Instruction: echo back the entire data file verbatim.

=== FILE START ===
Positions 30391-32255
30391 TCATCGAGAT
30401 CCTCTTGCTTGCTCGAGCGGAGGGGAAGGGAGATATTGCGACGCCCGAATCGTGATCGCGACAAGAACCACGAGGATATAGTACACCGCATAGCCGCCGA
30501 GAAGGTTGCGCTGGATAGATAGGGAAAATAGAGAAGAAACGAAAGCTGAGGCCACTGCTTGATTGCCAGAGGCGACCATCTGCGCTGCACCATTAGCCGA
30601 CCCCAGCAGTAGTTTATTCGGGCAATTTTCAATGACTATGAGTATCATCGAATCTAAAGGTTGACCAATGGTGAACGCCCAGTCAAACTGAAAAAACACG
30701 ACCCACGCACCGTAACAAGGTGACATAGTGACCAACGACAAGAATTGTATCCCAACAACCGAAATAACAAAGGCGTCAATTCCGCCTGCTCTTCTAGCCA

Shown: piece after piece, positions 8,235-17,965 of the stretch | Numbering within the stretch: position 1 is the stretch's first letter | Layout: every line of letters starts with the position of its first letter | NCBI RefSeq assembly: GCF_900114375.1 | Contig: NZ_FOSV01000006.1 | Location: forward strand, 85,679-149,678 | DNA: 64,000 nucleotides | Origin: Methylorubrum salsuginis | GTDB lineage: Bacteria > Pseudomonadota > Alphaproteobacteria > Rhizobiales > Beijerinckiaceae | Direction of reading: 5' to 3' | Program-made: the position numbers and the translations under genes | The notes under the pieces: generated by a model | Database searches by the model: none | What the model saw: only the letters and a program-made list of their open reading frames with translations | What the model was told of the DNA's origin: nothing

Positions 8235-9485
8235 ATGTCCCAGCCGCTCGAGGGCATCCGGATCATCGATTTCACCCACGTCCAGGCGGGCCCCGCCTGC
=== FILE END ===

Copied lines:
Positions 30391-32255
30391 TCATCGAGAT
30401 CCTCTTGCTTGCTCGAGCGGAGGGGAAGGGAGATATTGCGACGCCCGAATCGTGATCGCGACAAGAACCACGAGGATATAGTACACCGCATAGCCGCCGA
30501 GAAGGTTGCGCTGGATAGATAGGGAAAATAGAGAAGAAACGAAAGCTGAGGCCACTGCTTGATTGCCAGAGGCGACCATCTGCGCTGCACCATTAGCCGA
30601 CCCCAGCAGTAGTTTATTCGGGCAATTTTCAATGACTATGAGTATCATCGAATCTAAAGGTTGACCAATGGTGAACGCCCAGTCAAACTGAAAAAACACG
30701 ACCCACGCACCGTAACAAGGTGACATAGTGACCAACGACAAGAATTGTATCCCAACAACCGAAATAACAAAGGCGTCAATTCCGCCTGCTCTTCTAGCCA

Shown: piece after piece, positions 8,235-17,965 of the stretch | Numbering within the stretch: position 1 is the stretch's first letter | Layout: every line of letters starts with the position of its first letter | NCBI RefSeq assembly: GCF_900114375.1 | Contig: NZ_FOSV01000006.1 | Location: forward strand, 85,679-149,678 | DNA: 64,000 nucleotides | Origin: Methylorubrum salsuginis | GTDB lineage: Bacteria > Pseudomonadota > Alphaproteobacteria > Rhizobiales > Beijerinckiaceae | Direction of reading: 5' to 3' | Program-made: the position numbers and the translations under genes | The notes under the pieces: generated by a model | Database searches by the model: none | What the model saw: only the letters and a program-made list of their open reading frames with translations | What the model was told of the DNA's origin: nothing

Positions 8235-9485
8235 ATGTCCCAGCCGCTCGAGGGCATCCGGATCATCGATTTCACCCACGTCCAGGCGGGCCCCGCCTGC